They also have small livestock on the property: chickens and six pigs, four of which belong to a 4-H club, and two which they’ll keep.

They also had 12 rabbits, six of which were processed on Aug. 3 – a polite way of saying they were being butchered, Clark said.

The topic of the rabbits is a touchy one, Clark said, as everyone grew to like them, and she didn’t know how comfortable she’d be having them butchered and eating them.

“It’s just not nice to kill bunnies,” she said sheepishly a day before they were to be processed.

Clark thinks the family can feed themselves “fairly decently” in season, but after doing the calculations, she said none of them would be able to earn a living off the land.

But growing one’s own food is very “empowering,” Clark said, adding that “when you sit down and say ‘we produced [this]’, it’s very satsifying.”

Farming for substinance is a lifestyle, Clark said, and they want it to be a joy.

It’s also about making ethical choices for the health of the planet, Moerman said.

Clark admits they are no experts at farming and they’ve had to consult Google and YouTube to figure out all sorts of farming techniques and practices.

But they want to get back to the land and reconnect with where their food comes from and learn to produce as much themselves as they can, something their generation is talking a lot about.

Moerman took an organic master gardener course at the CEED (Community Education on Environment

and Development) Centre in Maple Ridge, and a Kwantlen Polytechnic University course about sustainable communities.

Moerman said they know they will have failures in this “big experiment” in agriculture they’re undertaking.

Small-lot farming is the most productive type of farming in the world, according to Christian Cowley, executive director of the CEED Centre.

One of the goals of the agricultural plan of Maple Ridge, developed by the agricultural advisory commitee which Cowley belongs to, is to facilitate small-lot farming on one to 20 acres lots, because that fits the profile of many of the remaining farms in Maple Ridge, Cowley said.

“The big story is there’s so much unused potential [in Maple Ridge],” Cowley said.

Small-lot farming could provide a secondary source of income for their owners or food in an emergency, he added.

Clark’s friend Jocelyn Durston moved onto the property a year ago this month hoping to turn some theories on urban agriculture into practice.

Durston had recently finished a master’s degree in urban agriculture, studying the sustainability of producing food in an urban setting with a focus on how Cuba has been successful at it.

After several years of theoretical work, Durston was looking to get her hands dirty.

She has been blogging about her experience on the farm on a website called Farm for a Year.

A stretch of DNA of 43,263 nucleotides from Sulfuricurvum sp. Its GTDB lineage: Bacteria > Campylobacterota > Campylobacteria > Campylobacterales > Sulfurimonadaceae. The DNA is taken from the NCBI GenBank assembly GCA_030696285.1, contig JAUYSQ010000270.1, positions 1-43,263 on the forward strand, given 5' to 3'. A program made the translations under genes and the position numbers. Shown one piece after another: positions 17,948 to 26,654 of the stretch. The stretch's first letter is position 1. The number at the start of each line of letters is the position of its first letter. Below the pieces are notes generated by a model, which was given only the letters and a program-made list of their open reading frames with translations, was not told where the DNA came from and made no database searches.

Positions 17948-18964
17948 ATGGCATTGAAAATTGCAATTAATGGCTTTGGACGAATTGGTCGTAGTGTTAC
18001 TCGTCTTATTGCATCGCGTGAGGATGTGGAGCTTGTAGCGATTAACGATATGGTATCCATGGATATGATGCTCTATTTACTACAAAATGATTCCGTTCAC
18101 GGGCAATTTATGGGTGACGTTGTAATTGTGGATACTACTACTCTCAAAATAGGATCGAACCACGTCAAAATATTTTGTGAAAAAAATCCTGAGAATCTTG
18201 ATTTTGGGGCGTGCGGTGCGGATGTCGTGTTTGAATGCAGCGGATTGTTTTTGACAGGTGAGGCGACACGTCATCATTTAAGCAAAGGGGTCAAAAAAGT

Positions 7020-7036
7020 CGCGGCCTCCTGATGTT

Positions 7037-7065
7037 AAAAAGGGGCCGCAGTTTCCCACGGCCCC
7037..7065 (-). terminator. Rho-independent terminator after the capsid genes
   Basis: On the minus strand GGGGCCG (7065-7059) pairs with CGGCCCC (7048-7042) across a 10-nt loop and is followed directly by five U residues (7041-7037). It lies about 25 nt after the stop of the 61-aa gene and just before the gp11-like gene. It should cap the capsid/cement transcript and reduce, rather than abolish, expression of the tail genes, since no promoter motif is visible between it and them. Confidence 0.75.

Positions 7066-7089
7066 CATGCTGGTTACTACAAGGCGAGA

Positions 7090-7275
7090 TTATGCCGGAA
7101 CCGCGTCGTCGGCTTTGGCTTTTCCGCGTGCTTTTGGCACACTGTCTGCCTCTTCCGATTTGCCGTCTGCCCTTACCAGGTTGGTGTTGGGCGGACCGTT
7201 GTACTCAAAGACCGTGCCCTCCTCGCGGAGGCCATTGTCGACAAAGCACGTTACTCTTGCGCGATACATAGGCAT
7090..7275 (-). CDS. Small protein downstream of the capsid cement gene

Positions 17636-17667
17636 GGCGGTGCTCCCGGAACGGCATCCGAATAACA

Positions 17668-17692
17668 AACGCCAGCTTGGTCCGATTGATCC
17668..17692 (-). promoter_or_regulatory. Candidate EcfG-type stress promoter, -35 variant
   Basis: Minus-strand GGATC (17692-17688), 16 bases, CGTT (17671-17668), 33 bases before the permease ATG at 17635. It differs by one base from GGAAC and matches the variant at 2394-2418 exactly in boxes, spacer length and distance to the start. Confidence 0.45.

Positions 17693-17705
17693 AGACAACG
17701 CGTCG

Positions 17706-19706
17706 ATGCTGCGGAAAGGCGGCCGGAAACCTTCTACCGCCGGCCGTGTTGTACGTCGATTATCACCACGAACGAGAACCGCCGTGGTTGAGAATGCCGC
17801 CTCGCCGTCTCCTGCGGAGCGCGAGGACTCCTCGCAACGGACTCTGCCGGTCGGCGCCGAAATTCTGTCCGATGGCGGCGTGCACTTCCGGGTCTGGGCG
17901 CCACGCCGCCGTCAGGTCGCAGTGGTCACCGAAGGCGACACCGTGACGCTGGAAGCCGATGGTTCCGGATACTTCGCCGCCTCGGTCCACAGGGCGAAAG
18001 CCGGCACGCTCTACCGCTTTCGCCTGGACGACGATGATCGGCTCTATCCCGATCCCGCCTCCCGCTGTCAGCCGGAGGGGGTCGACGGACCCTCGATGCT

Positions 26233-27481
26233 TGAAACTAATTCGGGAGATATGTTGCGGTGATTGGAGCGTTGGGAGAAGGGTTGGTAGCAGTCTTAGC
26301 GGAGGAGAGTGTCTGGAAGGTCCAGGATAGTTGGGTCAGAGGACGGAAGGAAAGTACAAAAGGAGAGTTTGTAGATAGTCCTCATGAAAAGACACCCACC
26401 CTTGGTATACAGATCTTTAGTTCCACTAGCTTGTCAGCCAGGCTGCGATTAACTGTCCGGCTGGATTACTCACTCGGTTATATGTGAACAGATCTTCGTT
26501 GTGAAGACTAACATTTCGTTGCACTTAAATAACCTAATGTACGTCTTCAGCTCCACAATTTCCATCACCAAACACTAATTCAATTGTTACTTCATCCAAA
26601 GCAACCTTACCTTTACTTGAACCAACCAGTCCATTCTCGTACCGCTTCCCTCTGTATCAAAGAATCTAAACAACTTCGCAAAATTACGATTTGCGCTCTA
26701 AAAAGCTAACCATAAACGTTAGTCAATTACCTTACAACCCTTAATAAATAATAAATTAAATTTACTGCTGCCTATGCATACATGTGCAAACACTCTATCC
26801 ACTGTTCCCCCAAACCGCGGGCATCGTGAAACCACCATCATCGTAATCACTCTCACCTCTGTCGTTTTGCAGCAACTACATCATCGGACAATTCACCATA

“It would not be an exaggeration to say I learn something everyday,” Durston said. “The learning curve has been huge.”

Working with her hands in the dirt has been satisfying and healthy, Durston said, and it has solidified the theoretical work she did before, and the ideas she had about agriculture.

“I feel certainly more convinced of the ability of anyone to grow part of their own food,” she said.

Durston brought enthusiasm to the project, Clark said, and without it, they wouldn’t have gotten as far as they did.

“It was the kick in the butt to do it,” she said of Durston’s enthusiasm.

As they planned their farming experiment – which is a long-term plan for the Moerman-Clark family – they tried to follow the principles of permaculture: following the rules of nature as one grows food for consumption.

Weeds are allowed to grow around other plants as they retain the soil integrity. This respects the natural balance that exists in the ecosystem.

“It doesn’t look as pretty… but the idea is it’s all working in harmony,” Clark said.

Their fruit trees have comfrey planted around them (“Some call it a weed,” Moerman said,) which provides nutrients, shades the area around to keep water from evaporating, and whose flowers attract beneficial insects and bees.

“The idea is biodiversity so that if one part of the system fails, there’s another part that picks up the slack,” Moerman said.

The family tried to do a combination of corn, beans, and squash, which are companion plants, but the corn was planted too late, Clark figured.

The beans are meant to grow around the cornstalks but because the latter is too short, it didn’t work this year.

Another lesson learned. Part of the philosophy is to observe why things are happening in nature the way they are.

For example, nasturtiums attract aphids, so planted beside a garden, the flowers will keep the pesky bugs away from the other plants.

Kai, Clark’s and Moerman’s 20-month old son wanders around the garden picking vegetables to eat, prompting Clark to point out that their farm is “amazing to bring your kids up in,” Clark said.

“Often I’ll think this is what life is about,” she said of their life on the property. “We have a lot of coffee and wine time.”

Clark’s husband grew up on the property, and when his parents were planning to sell, he and the brothers decided to buy it and split the house in half.

Everyone brings their own skills, talents, and interests to the farming project, Clark said, and each person’s abilities seem to complement those of the others.

Chris Moerman is more the big-picture, visionary, while his brother Matt has a lot of hands-on skills to improve the property.

The plan for Durston, who does a lot of the day-to-day chores on the property, was to stay for a year, but she laughed and said, “I love it and they aren’t sick of me yet.”

The five adults living on the property have strong relationships, Clark said, and that’s part of the reason they’ve been successful. It’s a lifestyle choice, she said, but everyone reaps the payoffs and benefits.

It also allows for a broader idea of family – “family is what you make it,” Clark said.

“Even if we won the lottery… I’d still choose to do this because it’s so tied in to my values,” Clark said.

Originally published in the Maple Ridge Times.